LOS ANGELES A judge has denied a Southern California factory town's attempt to shut down production of the popular Sriracha chili sauce over complaints about the pungent smell of pepper and garlic fumes emanating from the factory.
Los Angeles Superior Court Judge Robert O'Brien rejected the city of Irwindale's initial bid Thursday to cease operations at the Huy Fong Foods plant until the company can reduce the odor.
"You're asking for a very radical order on 24-hour notice," O'Brien told attorney June Ailin, representing the city.
A Nov. 22 hearing was scheduled on a preliminary injunction.
The sprawling 650,000-square-foot factory processes some 100 million pounds of peppers a year into Sriracha (pronounced sree-YAH-chah) and two other popular Asian food sauces.
The peppers get washed, mixed with garlic and a few other ingredients and roasted during this time of the year, when jalapeno peppers are harvested in central California and trucked to the 2-year-old plant. The pungent smell of peppers and garlic fumes is sent through a carbon-based filtration system that dissipates them before they leave the building, but not nearly enough say residents.
They complained the odor gives them headaches, burns their throat and makes their eyes water.
Huy Fong executives said they were cooperating with the city to reduce the smell, but balked at the city's suggestion of putting in a new, $600,000 filtration system that may not be necessary.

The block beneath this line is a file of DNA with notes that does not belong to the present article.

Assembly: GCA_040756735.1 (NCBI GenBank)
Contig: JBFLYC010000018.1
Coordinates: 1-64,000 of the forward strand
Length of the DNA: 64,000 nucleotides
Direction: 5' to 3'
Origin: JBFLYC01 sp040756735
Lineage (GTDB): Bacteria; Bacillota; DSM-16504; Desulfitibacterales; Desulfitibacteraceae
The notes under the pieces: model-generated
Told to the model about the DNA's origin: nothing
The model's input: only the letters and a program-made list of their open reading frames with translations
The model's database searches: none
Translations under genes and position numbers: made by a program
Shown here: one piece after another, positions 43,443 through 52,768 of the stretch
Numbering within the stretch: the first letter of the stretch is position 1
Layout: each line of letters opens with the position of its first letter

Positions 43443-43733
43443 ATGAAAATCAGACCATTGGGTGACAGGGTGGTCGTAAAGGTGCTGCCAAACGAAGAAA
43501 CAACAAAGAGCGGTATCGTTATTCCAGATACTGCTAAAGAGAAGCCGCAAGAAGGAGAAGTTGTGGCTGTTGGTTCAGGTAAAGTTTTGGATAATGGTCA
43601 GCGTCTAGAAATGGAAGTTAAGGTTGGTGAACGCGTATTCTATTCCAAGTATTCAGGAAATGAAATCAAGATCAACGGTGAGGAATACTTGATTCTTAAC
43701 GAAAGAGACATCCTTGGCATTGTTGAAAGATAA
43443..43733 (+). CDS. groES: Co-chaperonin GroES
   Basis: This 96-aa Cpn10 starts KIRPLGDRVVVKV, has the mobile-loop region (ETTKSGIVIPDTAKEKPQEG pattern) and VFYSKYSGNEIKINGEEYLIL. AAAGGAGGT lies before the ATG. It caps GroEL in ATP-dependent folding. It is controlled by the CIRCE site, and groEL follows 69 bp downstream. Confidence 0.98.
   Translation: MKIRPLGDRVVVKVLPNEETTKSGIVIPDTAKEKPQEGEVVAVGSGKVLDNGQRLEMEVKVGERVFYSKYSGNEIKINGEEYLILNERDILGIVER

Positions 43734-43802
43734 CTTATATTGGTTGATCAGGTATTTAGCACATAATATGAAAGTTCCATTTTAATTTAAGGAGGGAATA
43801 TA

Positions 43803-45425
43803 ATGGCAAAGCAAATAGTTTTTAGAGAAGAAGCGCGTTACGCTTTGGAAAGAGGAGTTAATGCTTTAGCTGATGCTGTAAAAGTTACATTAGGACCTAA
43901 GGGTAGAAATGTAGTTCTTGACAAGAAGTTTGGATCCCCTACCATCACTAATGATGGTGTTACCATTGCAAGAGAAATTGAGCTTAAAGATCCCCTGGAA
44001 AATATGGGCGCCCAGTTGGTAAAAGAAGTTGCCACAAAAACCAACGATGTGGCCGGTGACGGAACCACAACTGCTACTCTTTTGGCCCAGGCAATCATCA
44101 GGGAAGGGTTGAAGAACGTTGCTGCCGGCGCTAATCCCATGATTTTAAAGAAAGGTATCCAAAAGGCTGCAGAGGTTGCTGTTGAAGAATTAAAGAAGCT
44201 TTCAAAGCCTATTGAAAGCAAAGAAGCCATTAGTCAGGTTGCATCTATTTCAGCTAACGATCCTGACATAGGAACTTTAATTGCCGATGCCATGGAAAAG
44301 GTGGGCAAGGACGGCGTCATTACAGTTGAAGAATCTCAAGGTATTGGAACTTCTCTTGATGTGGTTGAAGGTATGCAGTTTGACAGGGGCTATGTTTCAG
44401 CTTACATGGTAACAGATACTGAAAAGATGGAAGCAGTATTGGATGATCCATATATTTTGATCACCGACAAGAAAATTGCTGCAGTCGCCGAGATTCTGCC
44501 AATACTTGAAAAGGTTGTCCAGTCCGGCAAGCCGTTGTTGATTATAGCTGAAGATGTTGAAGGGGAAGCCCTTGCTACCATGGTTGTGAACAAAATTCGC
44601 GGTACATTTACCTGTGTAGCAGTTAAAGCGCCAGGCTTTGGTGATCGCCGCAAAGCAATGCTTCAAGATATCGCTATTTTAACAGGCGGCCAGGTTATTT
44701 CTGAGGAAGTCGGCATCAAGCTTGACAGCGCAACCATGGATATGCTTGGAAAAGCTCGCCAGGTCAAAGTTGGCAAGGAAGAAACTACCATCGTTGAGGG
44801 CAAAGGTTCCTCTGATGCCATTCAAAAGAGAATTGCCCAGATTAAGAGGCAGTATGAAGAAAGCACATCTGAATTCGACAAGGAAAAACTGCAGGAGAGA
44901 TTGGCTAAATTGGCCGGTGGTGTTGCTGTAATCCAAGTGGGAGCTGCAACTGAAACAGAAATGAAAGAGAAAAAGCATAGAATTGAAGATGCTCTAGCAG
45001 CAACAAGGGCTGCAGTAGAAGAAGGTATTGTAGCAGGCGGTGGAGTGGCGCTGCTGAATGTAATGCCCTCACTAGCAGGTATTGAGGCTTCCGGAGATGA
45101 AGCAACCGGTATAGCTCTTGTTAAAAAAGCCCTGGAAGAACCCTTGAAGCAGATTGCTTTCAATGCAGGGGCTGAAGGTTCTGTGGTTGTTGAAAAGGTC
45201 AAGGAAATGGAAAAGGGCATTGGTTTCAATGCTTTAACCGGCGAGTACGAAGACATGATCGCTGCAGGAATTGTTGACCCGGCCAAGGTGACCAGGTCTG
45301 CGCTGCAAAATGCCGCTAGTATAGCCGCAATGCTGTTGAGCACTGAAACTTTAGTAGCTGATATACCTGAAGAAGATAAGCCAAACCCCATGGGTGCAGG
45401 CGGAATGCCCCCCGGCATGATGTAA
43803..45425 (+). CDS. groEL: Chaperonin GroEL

The company said it was looking into other alternatives when the city sued.
Sriracha's little plastic squeeze bottles with their distinctive green caps are ubiquitous in restaurants and home pantries around the world.
Company founder David Tran said his privately held business took in about $85 million last year.
CBS News' Ben Tracy and his team were the. This month is peak production and 200,000 bottles are filled each day.
The main ingredient in Sriracha is a spicy red jalapeno pepper that is grown on a Calif. farm just 70 miles away.
Craig Underwood owns the farm and has worked for Tran for 25 years. They started with 50 acres of peppers and next year they'll plant 4,000.
"From the time they are picked, to the time they're ground, it's about six hours, and that's important to David," said Underwoord. "He wants it fresh, he wants them red, he wants them spicy and he wants them tasty."